Mitochondria are often described as the powerhouse in the cells of humans, plants and animals; but they also fulfill a number of other vital functions. These "organs" within the cell have an interesting past: They arose more than a billion years ago as a bacterium, which was adopted into a primeval cell. In the course of evolution, nearly all the genes of the original bacterium have become part of the cell nucleus. One result of this is that most of the protein building-blocks in mitochondria are produced in the cell plasma and put in place via complex importation processes.
In two new studies, researchers at the University of Tübingen's Interfaculty Institute of Biochemistry headed by Professor Doron Rapaport have shed light on the many questions raised by the construction of mitochondria organelles. Monika Sinzel und Dr. Kai Stefan Dimmer have discovered a new protein which is incorporated into the mitochondrial outer membrane. Interestingly, enzymes in the inner membrane play the deciding role in the protein's correct positioning. In the second study, Rapaport and another member of his working group, Tobias Jores, worked with colleagues from Frankfurt and Kyoto to discover more about the signal which transports beta-barrel proteins through the cell plasma and into place in the mitochondria. Scientists have been wondering for years what the signal looks like.
Depending on its type, a cell has anything from a mere handful to hundreds of mitochondria. Apart from generating energy, mitochondria play a role in the production of cell building blocks such as amino acids, nucleotides, and iron-sulfur clusters. "Today we know that they are also key players in the cell signalling network. This role gives mitochondria a special significance in processes such as aging and programmed cellular death," says Rapaport. Defects in the mitochondria can lead to a wide variety of muscular, metabolic, and neurodegenerative diseases. The organelles also have an effect in conditions such as diabetes, deafness, blindness, cancer, premature aging, dementia, and bacterial infections.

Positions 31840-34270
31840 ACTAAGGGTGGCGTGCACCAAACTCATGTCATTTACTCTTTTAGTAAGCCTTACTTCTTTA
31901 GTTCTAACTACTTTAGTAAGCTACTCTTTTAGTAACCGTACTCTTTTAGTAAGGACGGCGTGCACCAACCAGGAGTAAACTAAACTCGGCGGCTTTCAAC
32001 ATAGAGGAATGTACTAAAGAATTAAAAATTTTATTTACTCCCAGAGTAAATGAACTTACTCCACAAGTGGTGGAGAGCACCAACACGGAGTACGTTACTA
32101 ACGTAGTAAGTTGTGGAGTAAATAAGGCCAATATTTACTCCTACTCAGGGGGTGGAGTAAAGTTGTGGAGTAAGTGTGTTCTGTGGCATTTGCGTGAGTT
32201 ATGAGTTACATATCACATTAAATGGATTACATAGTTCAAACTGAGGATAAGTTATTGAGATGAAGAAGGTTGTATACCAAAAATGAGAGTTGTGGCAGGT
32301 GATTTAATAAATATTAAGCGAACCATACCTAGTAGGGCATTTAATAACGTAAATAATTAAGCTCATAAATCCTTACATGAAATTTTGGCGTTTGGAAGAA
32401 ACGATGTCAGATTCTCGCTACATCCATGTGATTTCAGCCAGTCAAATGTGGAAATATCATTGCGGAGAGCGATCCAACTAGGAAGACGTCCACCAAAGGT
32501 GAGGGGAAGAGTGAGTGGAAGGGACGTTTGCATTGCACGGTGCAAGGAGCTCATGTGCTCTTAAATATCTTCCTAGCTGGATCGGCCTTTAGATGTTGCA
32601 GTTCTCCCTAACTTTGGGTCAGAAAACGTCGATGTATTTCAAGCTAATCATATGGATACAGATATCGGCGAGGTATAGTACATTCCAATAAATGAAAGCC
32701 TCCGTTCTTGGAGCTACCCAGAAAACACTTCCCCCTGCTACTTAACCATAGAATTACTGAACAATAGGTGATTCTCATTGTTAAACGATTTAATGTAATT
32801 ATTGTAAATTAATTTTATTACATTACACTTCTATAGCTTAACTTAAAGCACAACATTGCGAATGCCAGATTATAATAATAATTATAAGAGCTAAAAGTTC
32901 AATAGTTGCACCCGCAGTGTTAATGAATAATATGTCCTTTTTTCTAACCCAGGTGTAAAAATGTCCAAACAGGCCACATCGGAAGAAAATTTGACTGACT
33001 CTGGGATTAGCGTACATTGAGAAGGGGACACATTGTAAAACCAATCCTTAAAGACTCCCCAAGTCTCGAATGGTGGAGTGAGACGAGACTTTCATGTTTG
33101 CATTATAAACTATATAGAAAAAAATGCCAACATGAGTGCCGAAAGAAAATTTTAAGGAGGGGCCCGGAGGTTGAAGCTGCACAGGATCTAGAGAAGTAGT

"Importing proteins from the plasma and into the right subsection of the mitochondria is an essential process for cell viability," Rapaport explains. Scientists already knew about the signals which directed most of the mitochondrial proteins, he adds. "But that was not true of the important group of beta-barrel proteins, which are incorporated into the outer mitochondrial membrane." Rapaport and Jores uncovered the signal using biochemical experiments, structural analyses, and gene manipulation on yeast cells: One special protein element, the beta-hairpin, guides the beta-barrel proteins safely to the mitochondria.
The Tübingen researchers also identified a receptor on the mitochondrial surface which recognized the beta-hairpin signal. The Kyoto researchers worked out the structural aspects of this molecular interaction. "Our research partners in Frankfurt showed that it was the beta-hairpin signal and no other which determines the path of beta-barrel proteins. They put it onto proteins which were actually meant for the chloroplasts -- the cell photosynthesis organs -- but the proteins were nevertheless delivered to the mitochondria," Rapaport says.
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